U.S. keeps man in legal limbo
Eddie Mendiola thought his troubles were over when a federal judge dismissed the case against him for entering the country illegally. But weeks after the ruling, the Orange County resident remains in custody while the government presses ahead with efforts to deport him.
In August, federal prosecutors in Los Angeles did not oppose his attorney’s motion to dismiss the case, seemingly clearing the way for Mendiola’s release from custody. David A. Katz said his client had been illegally deported in 2005 to Peru -- where he had not lived since he was 3 years old -- and should not have been prosecuted for returning to the United States without documents.
Mendiola, 39, was a legal U.S. resident before he was deported because of his criminal record. When the illegal entry case was dismissed, he had expected to return home to Foothill Ranch and his wife, Brittany.
Instead, he finds himself caught in an apparent Catch-22. Though he will not be prosecuted on the charge of returning to the country illegally, immigration officials arrested him and used an administrative procedure to reinstate the 4-year-old deportation order.
Mendiola attracted Immigration and Customs Enforcement’s scrutiny after his brother Giovanni pleaded guilty in Idaho in 2003 to killing an associate in a drug dealing business. Eddie Mendiola and another brother, Pierro, pleaded guilty to being accessories after the murder and were sentenced to three- to five-year terms. They served only six months at a prison “boot camp.”
Upon completing their Idaho sentences in 2004, Eddie and Pierro Mendiola were handed over to ICE for deportation. Idaho is in the U.S. 9th Circuit Court of Appeals, but the brothers were taken to Colorado and the 10th Circuit for their deportation hearings.
Katz and Kari Hong, who is Mendiola’s immigration attorney, said ICE purposely took their client to Colorado because there are fewer restrictions on deportation there. ICE spokeswoman Virginia Kice said immigrants in Idaho at the time were routinely sent to the detention center in Colorado for deportation hearings.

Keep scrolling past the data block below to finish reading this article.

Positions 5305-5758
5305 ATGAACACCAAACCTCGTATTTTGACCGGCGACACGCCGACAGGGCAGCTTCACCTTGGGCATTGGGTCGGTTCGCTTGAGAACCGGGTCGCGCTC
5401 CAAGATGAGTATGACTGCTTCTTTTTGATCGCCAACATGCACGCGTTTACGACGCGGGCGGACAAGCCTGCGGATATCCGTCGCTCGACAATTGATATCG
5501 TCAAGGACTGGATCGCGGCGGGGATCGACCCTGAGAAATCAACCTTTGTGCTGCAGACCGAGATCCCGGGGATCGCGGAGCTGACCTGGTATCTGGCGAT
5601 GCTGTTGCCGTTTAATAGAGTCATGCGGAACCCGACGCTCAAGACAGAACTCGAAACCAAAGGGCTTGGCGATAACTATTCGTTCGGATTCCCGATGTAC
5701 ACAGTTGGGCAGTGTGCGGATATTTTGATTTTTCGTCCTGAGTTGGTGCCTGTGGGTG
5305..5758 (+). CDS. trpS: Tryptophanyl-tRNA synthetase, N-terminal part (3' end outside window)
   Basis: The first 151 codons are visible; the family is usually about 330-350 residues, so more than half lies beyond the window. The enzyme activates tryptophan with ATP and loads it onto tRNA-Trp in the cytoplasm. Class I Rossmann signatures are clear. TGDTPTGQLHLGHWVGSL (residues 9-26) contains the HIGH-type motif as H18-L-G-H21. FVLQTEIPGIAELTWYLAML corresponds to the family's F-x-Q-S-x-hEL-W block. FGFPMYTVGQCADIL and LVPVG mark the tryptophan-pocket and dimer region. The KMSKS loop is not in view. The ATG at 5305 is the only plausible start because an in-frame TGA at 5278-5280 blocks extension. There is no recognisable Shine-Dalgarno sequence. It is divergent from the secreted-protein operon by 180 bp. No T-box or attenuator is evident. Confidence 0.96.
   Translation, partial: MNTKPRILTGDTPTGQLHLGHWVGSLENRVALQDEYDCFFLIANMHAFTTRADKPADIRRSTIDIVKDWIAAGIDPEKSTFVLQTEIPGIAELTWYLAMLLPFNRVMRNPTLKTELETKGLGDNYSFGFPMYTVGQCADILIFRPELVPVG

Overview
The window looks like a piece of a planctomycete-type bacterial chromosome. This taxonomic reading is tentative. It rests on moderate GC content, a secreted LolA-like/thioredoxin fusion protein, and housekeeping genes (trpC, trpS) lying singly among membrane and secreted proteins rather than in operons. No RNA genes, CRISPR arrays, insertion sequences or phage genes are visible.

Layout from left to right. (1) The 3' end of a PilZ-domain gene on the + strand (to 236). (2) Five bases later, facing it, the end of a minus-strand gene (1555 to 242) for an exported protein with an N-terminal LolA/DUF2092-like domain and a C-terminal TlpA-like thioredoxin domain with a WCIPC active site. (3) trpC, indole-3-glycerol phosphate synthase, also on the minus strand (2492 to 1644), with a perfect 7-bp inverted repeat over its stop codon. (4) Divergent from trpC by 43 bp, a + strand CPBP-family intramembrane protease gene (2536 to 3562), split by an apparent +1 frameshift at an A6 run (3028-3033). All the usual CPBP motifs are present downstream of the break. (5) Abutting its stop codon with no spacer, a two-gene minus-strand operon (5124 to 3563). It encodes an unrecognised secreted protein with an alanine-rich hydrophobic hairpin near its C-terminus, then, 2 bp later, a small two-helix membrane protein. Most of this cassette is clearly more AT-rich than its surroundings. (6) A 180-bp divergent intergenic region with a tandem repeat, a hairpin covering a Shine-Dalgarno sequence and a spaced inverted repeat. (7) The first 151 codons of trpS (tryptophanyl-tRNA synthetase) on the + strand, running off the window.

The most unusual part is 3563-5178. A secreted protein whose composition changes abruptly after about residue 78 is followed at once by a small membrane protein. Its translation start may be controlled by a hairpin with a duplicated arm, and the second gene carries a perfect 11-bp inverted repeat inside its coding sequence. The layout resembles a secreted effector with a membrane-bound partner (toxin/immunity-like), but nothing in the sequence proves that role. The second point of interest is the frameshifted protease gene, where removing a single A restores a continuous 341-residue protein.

Pierro’s deportation was blocked by an immigration judge, but the same judge ruled that Eddie Mendiola’s misdemeanor drug possession convictions in 1996 and 2000 in California made him eligible to be deported.
These were not his only brushes with the law. An arrest warrant issued in August, when Mendiola was transferred to ICE custody, lists seven convictions between 1996 and 2003, including two for assault with a deadly weapon and one for “dissuading” a witness, all in California.
Mendiola’s assault convictions show that he is dangerous, Kice said. He is “exactly the kind of person who should be removed from the U.S.” His 2005 deportation, however, hinged on the two drug convictions for possession of steroids.
Tara Naselow, ICE deputy chief counsel in Los Angeles, said the agency is going through with plans to deport Mendiola despite the dismissal of the criminal reentry charge in Los Angeles federal court. The U.S. attorney’s decision not to oppose Katz’s motion to dismiss the charge does not bar ICE from using civil statutes to deport him, she said.
The criminal case in federal court and the deportation case in immigration court are totally separate, Naselow said. Mendiola is eligible for removal because he has been deported once and is in the country without proper documents, she said -- even if his defense attorney successfully argued that the deportation was illegal.
In addition, Mendiola’s two misdemeanor convictions for drug possession justify his deportation under 10th Circuit law, Naselow said: “Those convictions put together under 10th Circuit law are an aggravated felony, which is grounds for deportation.”
Katz and Hong said the drug convictions could not have been the basis for the deportation order under 9th Circuit law, which is where, they contend, the case should have been heard.
Immigration statutes are often applied differently in separate jurisdictions, said attorney Lilia Velasquez, who teaches immigration law at California Western School of Law in San Diego.
“It’s very confusing,” she said. “Immigration judges are looking at the same statute but the way they interpret it is different.”
Katz’s motion for dismissal said one drug conviction was mistakenly entered in court records as a felony and corrected after Mendiola’s deportation. The attorney also said Mendiola’s 2004 deportation hearing, held in 10th Circuit, should have taken place in the 9th Circuit where the convictions occurred.
Mendiola was sent to Lima, Peru, in March 2005 and returned four months later by walking across the border at San Ysidro, near San Diego.
“Because as a matter of law Mendiola was not legally deported, he has not committed the crime” of illegal entry, Katz wrote in a 21-page brief.
Hong said none of Mendiola’s convictions justify his deportation because they are not considered crimes of moral turpitude or aggravated felonies. She has filed motions to stay his deportation but said his legal options are dwindling.
Mendiola has been a federal prisoner for almost two years and is being housed at Santa Ana City Jail.
“All I want is to go back to my wife and family,” he said in a jail interview. He has a daughter, 17, and two sons, 14 and 7, from a previous marriage.
He said he regrets his crimes and wishes he had become a citizen instead of remaining a legal resident.
“Maybe if I’d become a citizen I wouldn’t be in this mess,” he said. “But I’m so confused. I can’t understand how one part of the government agreed that I was wrongfully deported to begin with and another part wants to deport me.”